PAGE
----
English: Albert Einstein Français : portrait d...

Albert Einstein - Image via Wikipedia

A week ago I learned that a former student of mine died; he was only 23, and it was unexpected, one of those tragedies that force people to step back for a minute and think about how precious life is. This student’s mother had been a paraprofessional in my classroom for a number of years, so I reached out to see what I could do to help. Turns out, there was a lot that she needed help with.

Fortunately, I was able to get a few other people to help, too, and sharing the load makes a huge difference.  It made me remember why I have always loved living in this small town. When the important stuff happens, people are willing and glad to come forward to help. And it’s good, because people will say, “I can’t do more than this, but I can do this,” so everyone knows where the boundaries are. There were enough people pitching in this week to truly ease the burden on the family, and I’m glad we were able to do it.

For a small town, though, we seem to have had more than our share of death among our young people. For years, I’ve kept a hidden list, and written several poems about the losses. Illnesses and accidents, some of the deaths were even violent – far too many tragedies in a town with a population of fewer than 5,000 residents. With this week’s loss, I’ve decided to stop counting. It’s just too sad, and I think adding someone’s name to a list demeans the significance of that person’s life.

At the memorial service, which was held in the largest funeral home in the area, it was standing room only and of course many attendees were this young man’s friends – all too young to have to say good-bye this way. At the end of the service anyone who wanted to share a story or memory was invited to do so, and several friends and relatives came forward.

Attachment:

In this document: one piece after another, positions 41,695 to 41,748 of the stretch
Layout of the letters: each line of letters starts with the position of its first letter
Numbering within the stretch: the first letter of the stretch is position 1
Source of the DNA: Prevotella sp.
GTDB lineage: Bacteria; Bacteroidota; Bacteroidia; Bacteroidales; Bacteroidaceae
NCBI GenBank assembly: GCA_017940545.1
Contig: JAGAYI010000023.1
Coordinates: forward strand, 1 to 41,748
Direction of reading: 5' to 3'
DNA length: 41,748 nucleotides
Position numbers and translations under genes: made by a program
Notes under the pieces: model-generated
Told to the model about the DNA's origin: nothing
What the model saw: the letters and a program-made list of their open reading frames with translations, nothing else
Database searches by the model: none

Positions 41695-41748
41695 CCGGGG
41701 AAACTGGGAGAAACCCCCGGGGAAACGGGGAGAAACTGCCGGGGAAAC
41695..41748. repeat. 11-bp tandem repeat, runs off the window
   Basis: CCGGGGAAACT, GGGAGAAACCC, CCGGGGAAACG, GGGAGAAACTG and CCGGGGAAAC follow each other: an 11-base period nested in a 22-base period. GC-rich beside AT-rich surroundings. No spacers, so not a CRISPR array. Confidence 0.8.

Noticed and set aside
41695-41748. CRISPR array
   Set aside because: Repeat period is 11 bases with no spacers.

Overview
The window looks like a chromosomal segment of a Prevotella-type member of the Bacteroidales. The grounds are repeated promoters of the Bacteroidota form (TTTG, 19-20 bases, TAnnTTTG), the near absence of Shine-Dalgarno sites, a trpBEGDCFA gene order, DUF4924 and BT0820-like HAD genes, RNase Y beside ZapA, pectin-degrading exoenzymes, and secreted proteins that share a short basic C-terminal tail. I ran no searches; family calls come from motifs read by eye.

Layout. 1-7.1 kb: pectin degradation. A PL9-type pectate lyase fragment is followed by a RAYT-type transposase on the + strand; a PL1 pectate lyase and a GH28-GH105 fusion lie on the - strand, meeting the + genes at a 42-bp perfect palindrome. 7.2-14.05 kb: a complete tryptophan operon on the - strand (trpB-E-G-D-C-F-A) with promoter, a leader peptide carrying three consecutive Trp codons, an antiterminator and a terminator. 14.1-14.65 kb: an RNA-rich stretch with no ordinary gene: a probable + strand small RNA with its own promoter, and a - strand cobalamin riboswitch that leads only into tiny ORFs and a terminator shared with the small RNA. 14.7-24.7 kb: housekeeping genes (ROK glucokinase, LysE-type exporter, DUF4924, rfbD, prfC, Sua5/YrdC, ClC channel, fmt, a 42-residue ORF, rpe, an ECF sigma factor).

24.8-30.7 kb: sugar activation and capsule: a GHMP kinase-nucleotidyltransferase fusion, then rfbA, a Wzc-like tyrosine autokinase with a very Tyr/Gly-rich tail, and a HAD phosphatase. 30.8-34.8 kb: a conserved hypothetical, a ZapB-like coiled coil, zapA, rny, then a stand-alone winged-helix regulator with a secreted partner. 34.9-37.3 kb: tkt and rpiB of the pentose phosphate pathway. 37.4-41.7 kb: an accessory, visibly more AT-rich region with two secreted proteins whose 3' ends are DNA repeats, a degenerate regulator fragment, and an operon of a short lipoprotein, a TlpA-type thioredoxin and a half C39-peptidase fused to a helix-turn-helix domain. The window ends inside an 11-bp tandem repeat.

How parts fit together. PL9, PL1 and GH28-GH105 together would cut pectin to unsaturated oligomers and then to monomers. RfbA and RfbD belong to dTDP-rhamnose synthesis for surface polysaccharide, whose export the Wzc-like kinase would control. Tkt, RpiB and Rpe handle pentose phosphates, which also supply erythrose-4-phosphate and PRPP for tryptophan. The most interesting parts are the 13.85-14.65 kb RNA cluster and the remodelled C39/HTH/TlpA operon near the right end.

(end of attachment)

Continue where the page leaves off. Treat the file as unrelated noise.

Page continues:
Most of them spoke about all that they had learned from him, and it really got me thinking. This young man was not a star student in school, although he did enough good work to pass. I found it intriguing that his friends and family spoke with great emphasis about how much wisdom he possessed, and how smart he was.  We never can know what goes on inside a person’s mind, and he was paying attention to his own curriculum, which did not necessarily include writing research papers and citing sources.

I save lists of topics that students choose for certain projects, and it’s in my records that he chose to do his hero project on Albert Einstein. It fits with all the remarks made at the funeral.  I am truly glad that his friends and family paid attention to his wisdom.

I think that when a person is born, there is a ripple effect in the universe, like the ripple in still waters, and all the people who know that person are affected and influenced by that person. It changes history, even if it’s just a little bit. The ripple this young man made in the universe while he was with us will make a difference, and his legacy will live on in the good things his friends and family will hold in their hearts.

Life is good.